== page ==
BT Vision signs deal to offer customers Sky Sports
Sky and BT have agreed terms which will allow BT Vision customers to access Sky Sports.
BT TV customers will be able to sign up to receive Sky Sports 1 & 2 from July and the channels will go live in August.
Ofcom force Sky's hand
BT have long sought to make their service more attractive to sports fans, a demographic far more willing than most to pay out for TV packages.
But they have been hampered by Sky's exclusive hold on Sky Sports services.
Alongside cable TV provider Virgin Media and the standalone pay TV leader TopUp TV, BT have long argued that Sky's grasp on the service gives them an unfair position in the market.
Earlier this year, Ofcom agreed.
"Sky exploits... market power [the exclusive right to show Sky Sports] by restricting the distribution of its premium channels to rival pay TV providers.
"This prevents fair and effective competition, reduces consumer choice and holds back innovation and investment by Sky's rivals," said the communications regulator at the end of March.
The watchdog ruled that other pay TV providers must be able to show the service, at a wholesale price not controlled by Sky.
In practice that will mean an average price reduction of 23.4%, from £13.88 to £10.63 a month, for every subscriber.
Ofcom has not set a wholesale price for HD channels "to help to promote future innovation".
However, the regulator did say that it expects Sky to provide High Definition to competitors, alongside standard quality channel options "on fair, reasonable and non-discriminatory terms".
It is likely that Sky will mount a legal challenge against the ruling and sporting bodies, who have long benefited from a strong bargaining position in the form of high rights revenues, are likely to join them.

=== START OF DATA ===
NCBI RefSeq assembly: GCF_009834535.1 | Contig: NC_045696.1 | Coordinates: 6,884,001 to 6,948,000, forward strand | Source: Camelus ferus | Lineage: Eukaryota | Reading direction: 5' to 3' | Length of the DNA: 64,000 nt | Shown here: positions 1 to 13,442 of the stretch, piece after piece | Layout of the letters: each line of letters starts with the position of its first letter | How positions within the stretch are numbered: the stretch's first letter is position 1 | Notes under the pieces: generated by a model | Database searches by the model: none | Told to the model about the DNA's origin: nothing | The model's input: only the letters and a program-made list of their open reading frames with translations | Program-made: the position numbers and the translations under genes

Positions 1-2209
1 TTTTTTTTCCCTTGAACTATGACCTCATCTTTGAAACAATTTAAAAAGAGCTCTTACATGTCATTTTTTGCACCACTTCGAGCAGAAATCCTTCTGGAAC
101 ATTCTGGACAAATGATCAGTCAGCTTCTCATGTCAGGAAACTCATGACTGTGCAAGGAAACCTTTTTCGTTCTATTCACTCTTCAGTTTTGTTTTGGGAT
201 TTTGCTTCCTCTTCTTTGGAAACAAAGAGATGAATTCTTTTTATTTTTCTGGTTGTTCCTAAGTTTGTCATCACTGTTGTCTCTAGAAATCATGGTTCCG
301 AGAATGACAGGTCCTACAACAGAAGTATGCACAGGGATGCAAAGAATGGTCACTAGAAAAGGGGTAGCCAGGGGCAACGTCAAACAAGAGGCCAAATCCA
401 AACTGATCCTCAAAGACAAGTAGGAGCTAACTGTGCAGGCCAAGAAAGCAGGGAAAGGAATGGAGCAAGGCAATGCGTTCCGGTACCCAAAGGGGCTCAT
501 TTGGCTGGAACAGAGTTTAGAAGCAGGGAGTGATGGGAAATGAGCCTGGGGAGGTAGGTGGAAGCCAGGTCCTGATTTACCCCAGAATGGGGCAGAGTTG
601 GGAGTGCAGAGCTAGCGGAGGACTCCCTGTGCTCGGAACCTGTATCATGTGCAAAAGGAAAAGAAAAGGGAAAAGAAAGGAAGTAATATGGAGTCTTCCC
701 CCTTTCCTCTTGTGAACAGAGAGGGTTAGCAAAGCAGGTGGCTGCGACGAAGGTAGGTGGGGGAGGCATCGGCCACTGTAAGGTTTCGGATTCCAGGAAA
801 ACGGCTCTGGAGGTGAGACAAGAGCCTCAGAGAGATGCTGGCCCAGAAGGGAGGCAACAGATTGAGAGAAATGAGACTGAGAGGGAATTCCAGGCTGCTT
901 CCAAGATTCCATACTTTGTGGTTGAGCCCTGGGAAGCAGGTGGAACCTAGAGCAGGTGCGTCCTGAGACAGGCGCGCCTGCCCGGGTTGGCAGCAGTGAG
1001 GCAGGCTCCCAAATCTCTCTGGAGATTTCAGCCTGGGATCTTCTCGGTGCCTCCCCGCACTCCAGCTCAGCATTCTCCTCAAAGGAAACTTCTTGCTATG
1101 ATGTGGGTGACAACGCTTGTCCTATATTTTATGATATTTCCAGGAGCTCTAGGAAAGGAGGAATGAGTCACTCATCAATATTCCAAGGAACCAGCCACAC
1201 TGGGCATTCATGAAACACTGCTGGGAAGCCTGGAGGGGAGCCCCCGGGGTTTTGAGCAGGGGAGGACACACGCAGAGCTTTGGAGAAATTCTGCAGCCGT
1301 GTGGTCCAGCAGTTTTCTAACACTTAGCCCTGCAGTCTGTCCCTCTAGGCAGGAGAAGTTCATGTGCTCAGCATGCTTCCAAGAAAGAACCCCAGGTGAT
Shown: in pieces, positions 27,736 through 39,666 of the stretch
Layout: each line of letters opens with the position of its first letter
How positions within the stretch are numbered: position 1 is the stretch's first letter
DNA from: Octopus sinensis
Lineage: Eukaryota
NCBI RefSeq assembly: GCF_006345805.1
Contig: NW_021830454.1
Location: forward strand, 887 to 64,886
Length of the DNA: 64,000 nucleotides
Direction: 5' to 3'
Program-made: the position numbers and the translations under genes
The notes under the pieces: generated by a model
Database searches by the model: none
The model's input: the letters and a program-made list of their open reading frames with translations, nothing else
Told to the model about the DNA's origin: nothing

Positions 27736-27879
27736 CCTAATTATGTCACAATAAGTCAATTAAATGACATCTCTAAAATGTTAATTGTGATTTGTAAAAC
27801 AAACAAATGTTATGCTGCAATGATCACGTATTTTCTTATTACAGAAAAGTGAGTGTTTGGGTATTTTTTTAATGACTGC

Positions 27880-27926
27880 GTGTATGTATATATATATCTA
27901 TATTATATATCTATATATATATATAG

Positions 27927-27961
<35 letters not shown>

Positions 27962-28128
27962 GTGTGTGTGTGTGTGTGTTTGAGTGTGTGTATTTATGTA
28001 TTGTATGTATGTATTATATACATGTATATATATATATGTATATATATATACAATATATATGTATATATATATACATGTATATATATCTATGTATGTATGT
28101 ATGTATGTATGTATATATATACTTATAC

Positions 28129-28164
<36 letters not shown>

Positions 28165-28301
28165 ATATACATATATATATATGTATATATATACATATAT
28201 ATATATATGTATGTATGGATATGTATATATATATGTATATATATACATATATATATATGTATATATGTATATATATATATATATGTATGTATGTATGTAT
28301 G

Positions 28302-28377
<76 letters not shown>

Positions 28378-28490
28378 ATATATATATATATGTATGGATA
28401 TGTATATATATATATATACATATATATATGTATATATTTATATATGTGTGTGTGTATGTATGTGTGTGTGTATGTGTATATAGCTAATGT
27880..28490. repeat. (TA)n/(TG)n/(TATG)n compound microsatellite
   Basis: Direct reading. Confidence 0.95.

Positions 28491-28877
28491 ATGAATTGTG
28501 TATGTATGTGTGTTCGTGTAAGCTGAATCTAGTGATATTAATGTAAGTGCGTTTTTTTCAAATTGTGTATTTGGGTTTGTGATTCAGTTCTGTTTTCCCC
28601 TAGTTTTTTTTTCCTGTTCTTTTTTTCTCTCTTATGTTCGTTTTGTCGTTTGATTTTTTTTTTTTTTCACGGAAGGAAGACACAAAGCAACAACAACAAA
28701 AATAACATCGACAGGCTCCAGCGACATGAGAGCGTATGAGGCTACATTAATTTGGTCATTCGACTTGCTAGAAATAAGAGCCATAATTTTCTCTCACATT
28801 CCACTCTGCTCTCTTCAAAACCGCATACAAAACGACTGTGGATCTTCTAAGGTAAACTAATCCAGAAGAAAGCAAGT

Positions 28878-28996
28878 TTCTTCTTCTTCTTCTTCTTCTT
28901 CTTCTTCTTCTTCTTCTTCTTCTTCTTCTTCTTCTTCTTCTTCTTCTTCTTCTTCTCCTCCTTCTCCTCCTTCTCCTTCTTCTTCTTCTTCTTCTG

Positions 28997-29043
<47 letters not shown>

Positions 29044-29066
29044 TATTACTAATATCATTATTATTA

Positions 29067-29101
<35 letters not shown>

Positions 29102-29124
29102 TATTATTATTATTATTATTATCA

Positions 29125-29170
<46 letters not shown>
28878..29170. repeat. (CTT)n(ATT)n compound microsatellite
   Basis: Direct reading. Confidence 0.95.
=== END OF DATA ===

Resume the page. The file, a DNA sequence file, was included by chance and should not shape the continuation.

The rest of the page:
Boost for BT Vision... and Patterson
"We are delighted to have reached this milestone, which means that we can be certain of offering Sky Sports 1 and Sky Sports 2 to our customers before the football season kicks off," Gavin Patterson Chief Executive of BT Retail said today.
"We know our customers will be keen to sign up for the two channels."
The news is also a personal victory for Patterson, an ardent Liverpool fan who has previously expressed frustration at having to subscribe to his rival's satellite service to keep on top of matches.
In an interview with The Telegraph a few months ago which made much of the executive's football allegiances Patterson made it clear that he was aiming to wrest control from Sky.
"The case is crystal clear - the customer benefits if they get more choice," he said.
The prices of the new channels haven't yet been released but that passion, and the fact that BT have previously described their planned pricing strategy as "very, very sharp", means we'll expect fireworks when the deals are finally announced.
However, there's no doubt that Sky will be planning fireworks of their own; the title of cheapest Sky Sports provider is still very much up for grabs.
Sky and BT fight continues
The rivalry between the Sky and BT TV services has been intense ever since BT Vision launched in 2006 but, as far as TV goes, it has largely been a war of words.
Somehow BT's service never really managed to get off the ground.
At launch, the provider promised "hundreds of thousands" of BT Vision customers by the end of 2007 and "two to three million" in the years thereafter.
In fact, though, by the end of 2007 just 60,000 households had signed up to the Vision service.
By the end of 2009 the service had signed up just over 450,000 customers, still pretty far off that million mark.
"We have not yet found the best way of explaining what the benefits are to consumers and what BT Vision stands for," BT Vision's CEO, Marc Watson said at the time.
Hopefully selling Sky Sports will make it a bit more obvious.
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